These healthy cookies are easy and quick to make and versatile as you can swap ingredients in and out to suit intolerances or taste preferences. They are dairy free, egg free, refined sugar free, and can be gluten free if you swap oats for a gluten free alternative. These cookies are adapted slightly from a recipe I found online a while ago. Increase or decrease quantities of ingredients to get the right balance for yourself. They take about 10-15 minutes to prepare and 12 minutes to cook. This recipe makes about 16 smallish cookies. You can increase or decrease the size to get less or more cookies from the recipe.
- ¼ cup of natural almond butter (60gms). Choose a good one with no added sugar or other ingredients. Natural peanut butter or other nut butters can be used here but I like almond butter.
- 2 ½ -3 tablespoons (60gms)of maple syrup (rice malt syrup or honey can be used instead)
- ½ cup (50gms) of good quality rolled oats (not quick oats)
- ¼ cup (30gms) of walnuts chopped (just pulse briefly in food processor, chopped not powdered)
- 1 tablespoon (15 grams) of pepitas
- 1 tablespoon (15 grams) of sunflower seeds
- 1 tablespoons (15 grams) ground linseeds
- ½ teaspoon of ground cinnamon
- Pre heat oven to 170 degrees C and line a baking tray with baking paper ready for cooking.
- Put all the dry ingredients in a bowl, and mix well with a spoon. Add the nut butter and maple syrup to the dry ingredients. If the nut butter is hard, warm it in a small bowl slightly over hot water. This may make it easier to mix through. I find it easier to mix wet and dry together using my hands (use disposable kitchen gloves, as it’s messy).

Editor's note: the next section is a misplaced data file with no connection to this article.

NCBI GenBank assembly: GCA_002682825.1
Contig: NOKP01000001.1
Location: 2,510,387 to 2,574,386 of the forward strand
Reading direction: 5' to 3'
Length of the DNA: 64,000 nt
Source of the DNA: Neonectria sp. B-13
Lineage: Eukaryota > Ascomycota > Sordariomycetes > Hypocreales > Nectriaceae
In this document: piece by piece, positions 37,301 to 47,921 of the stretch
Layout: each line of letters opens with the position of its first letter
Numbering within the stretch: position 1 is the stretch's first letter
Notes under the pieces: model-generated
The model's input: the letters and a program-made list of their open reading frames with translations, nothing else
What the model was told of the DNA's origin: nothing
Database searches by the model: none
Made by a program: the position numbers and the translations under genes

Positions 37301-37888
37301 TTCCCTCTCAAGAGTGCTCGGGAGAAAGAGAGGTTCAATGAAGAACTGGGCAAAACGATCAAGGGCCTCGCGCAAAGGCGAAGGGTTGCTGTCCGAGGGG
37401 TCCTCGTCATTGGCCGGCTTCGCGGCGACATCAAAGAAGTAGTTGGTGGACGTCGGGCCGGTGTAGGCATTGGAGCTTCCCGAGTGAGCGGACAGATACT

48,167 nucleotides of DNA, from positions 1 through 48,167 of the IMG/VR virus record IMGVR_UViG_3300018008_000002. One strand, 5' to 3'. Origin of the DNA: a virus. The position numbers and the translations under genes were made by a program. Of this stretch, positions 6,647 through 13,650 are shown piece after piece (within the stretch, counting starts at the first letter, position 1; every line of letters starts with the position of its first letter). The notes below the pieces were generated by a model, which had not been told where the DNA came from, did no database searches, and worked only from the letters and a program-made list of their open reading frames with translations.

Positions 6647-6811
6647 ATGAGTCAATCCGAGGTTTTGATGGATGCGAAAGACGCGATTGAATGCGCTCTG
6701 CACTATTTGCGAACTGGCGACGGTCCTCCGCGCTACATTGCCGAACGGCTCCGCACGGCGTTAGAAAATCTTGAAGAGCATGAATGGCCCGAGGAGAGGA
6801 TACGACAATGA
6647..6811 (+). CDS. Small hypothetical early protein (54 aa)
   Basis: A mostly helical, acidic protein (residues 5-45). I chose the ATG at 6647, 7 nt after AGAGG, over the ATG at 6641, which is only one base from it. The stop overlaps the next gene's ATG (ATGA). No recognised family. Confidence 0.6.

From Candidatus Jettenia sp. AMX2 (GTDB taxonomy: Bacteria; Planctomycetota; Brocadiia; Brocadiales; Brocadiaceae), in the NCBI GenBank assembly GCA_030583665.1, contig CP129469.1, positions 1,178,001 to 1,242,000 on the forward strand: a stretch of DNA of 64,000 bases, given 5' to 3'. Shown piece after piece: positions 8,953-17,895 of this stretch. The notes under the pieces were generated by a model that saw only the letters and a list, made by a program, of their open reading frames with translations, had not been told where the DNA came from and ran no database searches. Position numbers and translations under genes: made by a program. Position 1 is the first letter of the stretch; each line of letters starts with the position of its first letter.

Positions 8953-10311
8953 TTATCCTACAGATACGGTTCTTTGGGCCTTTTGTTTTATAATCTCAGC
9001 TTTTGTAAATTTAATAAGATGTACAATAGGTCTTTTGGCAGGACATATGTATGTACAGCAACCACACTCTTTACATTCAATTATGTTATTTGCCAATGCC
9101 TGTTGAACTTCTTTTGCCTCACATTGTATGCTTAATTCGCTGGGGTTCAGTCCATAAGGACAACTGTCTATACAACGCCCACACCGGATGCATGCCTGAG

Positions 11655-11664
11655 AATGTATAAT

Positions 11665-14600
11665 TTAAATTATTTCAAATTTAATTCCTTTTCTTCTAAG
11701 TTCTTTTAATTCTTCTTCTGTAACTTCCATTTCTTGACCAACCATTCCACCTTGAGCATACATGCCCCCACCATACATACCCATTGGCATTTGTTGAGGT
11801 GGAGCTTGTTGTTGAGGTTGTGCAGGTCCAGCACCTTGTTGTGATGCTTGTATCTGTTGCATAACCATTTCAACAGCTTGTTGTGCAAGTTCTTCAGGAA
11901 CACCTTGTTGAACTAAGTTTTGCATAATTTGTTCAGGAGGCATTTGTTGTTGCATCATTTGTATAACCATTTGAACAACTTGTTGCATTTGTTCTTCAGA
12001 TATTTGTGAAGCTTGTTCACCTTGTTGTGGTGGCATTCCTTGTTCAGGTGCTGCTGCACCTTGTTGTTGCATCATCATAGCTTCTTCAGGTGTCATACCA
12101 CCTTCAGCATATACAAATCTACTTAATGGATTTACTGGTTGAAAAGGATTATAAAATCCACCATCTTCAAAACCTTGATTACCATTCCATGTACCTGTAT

- Using a teaspoon or just your hands, scoop small balls of mixture and place onto the tray. Flatten slightly.
- Bake for 12 minutes, then remove from oven and allow to cool completely. Store in an airtight container.
Some reasons why this snack is good for you:
Almost are antioxidant, good for stress and nervous system, due to their many nutrients. High in fibre, Vitamin E, manganese, magnesium and also contain copper, vitamin B2, phosphorus, potassium and calcium.
Oats have protein and are a good source of beta glucan, a unique, soluble fiber, are high in manganese, phosphorus, copper, B vitamins, iron, selenium, magnesium, and zinc, and antioxidants. They help to lower blood sugar and cholesterol levels.
Walnuts contain anti-inflammatory omega-3 essential fatty acids, are rich in antioxidants, and manganese, copper, molybdenum and the B vitamin biotin; Pepitas -a great source of protein and unsaturated fats, including omega-3s. Their fibre may help lower the total blood cholesterol and reduce the risk of heart disease. They also contain iron, selenium, calcium, B vitamins and beta-carotene, which the body converts into vitamin A.
Sunflower seeds are rich in B vitamins, for a healthy nervous system and are a good source of phosphorus, magnesium, iron, calcium, potassium, protein and vitamin E, zinc, manganese, copper, chromium and carotene as well as types of ‘good’ fat that may help to protect the arteries.
Linseeds and Flaxseeds
These contain omega 3s, fibre, protein, B vitamins, magnesium, iron calcium and other nutrients.
This has anti-fungal, anti-inflammatory and antibacterial properties and can also assist with blood sugar control, and also contains calcium, manganese, vitamins A and K.
As the recipe contains sugar (Maple syrup/rice malt syrup/honey etc. are ‘refined sugar alternatives’), this is meant to be an occasional snack treat.